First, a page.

By the end of the novel, however, it becomes clear that the book is really about Larry Niven’s idea of this ring planet, the way things would work, the way things could break down, failsafes against those breakdowns, breakdowns of those failsafes.  Other topics for discussion include fate, luck as a genetically breedable trait, immortality, survival of species, the nature of ‘playing God’.  Ultimately instead of being about these truly interesting characters and a great planet which should be full of interesting adventures, it becomes a lot of philosophical dialogues in which the only thing that matters about the characters is that they can think well.

And there we have the negative overlap with Ender’s Game.  Ender’s Game and Ringworld ultimately become too much about the new idea for a technology, its successes and failures, rather than about characters.  Sorry, but I’ll take characters over manifestos for neat new technologies anyday.

Ender’s Game by Orson Scott Card

Another day, another review of a science fiction novel.

Z loaned me Orson Scott Card’s Ender’s Game at the same time as Odd John, and I had actually heard of this one.  Winner of the Hugo and the Nebula, sci-fi’s top honors.  Assigned in 7th-11th grade literature classes.  Actually in print.

The problems began with reading the Introduction by Orson Scott Card, written after the book had been in print for several years, selling well.  Introductions either make books far richer or far poorer, and this one did the latter.  The problem is that in this introduction, Orson Scott Card sets himself up as visionary military genius for the future, insisting that the program of military training that he sets out (the ‘games’ referenced in the title of the book) is the way military training really will look in the future.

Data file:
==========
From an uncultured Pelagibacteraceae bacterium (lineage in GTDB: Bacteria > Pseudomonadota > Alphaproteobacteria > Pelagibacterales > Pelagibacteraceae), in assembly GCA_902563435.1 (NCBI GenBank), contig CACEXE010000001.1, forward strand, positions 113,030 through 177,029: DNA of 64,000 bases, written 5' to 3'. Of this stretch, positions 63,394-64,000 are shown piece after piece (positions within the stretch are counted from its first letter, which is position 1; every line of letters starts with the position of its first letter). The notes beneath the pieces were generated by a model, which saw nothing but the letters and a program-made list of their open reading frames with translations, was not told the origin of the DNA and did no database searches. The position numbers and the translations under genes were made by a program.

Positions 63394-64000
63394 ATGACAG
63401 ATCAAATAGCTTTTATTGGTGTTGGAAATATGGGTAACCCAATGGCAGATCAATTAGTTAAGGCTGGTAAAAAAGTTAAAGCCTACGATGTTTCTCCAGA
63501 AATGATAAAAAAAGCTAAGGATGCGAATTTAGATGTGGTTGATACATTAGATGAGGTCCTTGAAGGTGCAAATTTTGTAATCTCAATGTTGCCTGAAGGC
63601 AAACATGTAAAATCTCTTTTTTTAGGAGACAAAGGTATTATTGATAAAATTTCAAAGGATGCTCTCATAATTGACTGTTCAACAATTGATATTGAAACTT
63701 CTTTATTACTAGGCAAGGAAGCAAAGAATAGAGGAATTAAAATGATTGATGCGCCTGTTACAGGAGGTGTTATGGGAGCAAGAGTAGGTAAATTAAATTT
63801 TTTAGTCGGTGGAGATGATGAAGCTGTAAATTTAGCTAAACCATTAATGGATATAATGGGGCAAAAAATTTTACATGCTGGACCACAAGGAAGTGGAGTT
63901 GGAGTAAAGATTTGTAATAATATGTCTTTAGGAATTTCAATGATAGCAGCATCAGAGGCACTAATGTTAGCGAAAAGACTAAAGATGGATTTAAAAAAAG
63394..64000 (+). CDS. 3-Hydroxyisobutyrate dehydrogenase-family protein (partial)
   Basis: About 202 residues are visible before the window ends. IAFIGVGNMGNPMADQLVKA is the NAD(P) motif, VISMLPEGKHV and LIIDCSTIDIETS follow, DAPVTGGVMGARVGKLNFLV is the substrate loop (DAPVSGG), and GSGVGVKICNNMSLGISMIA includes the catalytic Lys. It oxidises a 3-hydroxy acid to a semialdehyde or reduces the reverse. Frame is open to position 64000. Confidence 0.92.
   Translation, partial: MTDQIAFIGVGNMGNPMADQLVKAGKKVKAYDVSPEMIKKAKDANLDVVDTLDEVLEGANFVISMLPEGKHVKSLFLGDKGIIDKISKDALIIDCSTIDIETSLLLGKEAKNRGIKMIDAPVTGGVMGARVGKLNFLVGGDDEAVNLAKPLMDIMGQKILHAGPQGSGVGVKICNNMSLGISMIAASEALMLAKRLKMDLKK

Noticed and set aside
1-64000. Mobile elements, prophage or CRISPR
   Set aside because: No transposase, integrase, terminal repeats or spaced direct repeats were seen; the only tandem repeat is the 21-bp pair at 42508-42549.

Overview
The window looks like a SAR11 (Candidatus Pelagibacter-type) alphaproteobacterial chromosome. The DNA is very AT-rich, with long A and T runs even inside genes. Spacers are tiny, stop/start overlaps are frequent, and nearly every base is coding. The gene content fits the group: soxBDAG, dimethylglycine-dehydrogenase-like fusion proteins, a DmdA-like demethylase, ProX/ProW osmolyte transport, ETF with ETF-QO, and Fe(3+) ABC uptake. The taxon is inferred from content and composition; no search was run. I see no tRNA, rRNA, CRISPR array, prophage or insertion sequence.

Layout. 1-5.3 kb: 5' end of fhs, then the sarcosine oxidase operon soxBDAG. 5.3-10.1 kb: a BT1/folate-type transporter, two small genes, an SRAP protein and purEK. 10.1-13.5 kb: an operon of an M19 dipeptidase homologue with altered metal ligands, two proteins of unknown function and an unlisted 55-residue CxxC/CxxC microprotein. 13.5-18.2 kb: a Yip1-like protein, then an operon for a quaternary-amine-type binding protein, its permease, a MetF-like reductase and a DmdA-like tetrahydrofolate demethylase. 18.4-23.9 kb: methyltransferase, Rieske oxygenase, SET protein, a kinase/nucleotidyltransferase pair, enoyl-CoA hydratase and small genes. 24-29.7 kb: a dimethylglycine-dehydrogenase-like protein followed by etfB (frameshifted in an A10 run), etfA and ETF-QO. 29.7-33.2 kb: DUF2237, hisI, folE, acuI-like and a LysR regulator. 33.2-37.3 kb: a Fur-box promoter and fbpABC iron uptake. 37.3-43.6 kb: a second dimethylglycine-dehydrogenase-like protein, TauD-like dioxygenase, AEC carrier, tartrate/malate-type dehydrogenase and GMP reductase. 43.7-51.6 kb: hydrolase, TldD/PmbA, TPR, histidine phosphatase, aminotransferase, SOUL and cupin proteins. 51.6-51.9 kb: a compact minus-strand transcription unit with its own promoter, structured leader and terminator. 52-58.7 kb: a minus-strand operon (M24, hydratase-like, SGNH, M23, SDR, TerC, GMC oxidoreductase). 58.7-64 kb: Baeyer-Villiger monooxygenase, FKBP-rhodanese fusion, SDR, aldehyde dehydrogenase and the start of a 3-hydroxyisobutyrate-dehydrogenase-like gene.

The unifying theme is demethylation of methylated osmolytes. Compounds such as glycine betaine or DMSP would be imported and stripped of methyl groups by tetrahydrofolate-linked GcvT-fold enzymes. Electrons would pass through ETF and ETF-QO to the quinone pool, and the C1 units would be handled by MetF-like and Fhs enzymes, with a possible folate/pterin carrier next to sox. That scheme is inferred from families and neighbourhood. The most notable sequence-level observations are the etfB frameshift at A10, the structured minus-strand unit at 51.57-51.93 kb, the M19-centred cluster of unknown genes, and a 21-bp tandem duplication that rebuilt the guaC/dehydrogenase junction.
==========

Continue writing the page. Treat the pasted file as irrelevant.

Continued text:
Read as entertainment or adventure, even with some philosophical and political insight, it would be a really neat novel.  Read as the dreams of someone who thinks that space warfare will necessarily involve child soldiers trained in zero-g wargames, it is a bit odd.

Then there’s the other problem of the Introduction, Card’s insistence that his characterizations of his child characters are incredibly accurate in representations of child-thought and child-speech.  Here he seems to make no distinction between bare intelligence and emotional/spiritual/moral maturity.

I can agree with him that kids are smart.  Great.  Set up all those conventions of kids vs. adults that are all over juvenile literature.  But I think Card doesn’t dig deeply enough into the fact that emotional maturity requires life experience.

Maybe some virtual life experience can count for some of that growth in emotional maturity.  One of Ender’s games is an open-ended quest based on a collaboration between a supercomputer and his own subconscious, for instance.  But this can’t count for all the necessary experience, which ultimately makes this book feel like it was written by a gifted kid in need of an argument for his own full humanity.  Read this way, it is trying way too hard.

In conclusion, if you want to read this book, it would be worth your time.  Just don’t read Card’s introduction or this review before reading it, or it may be ruined.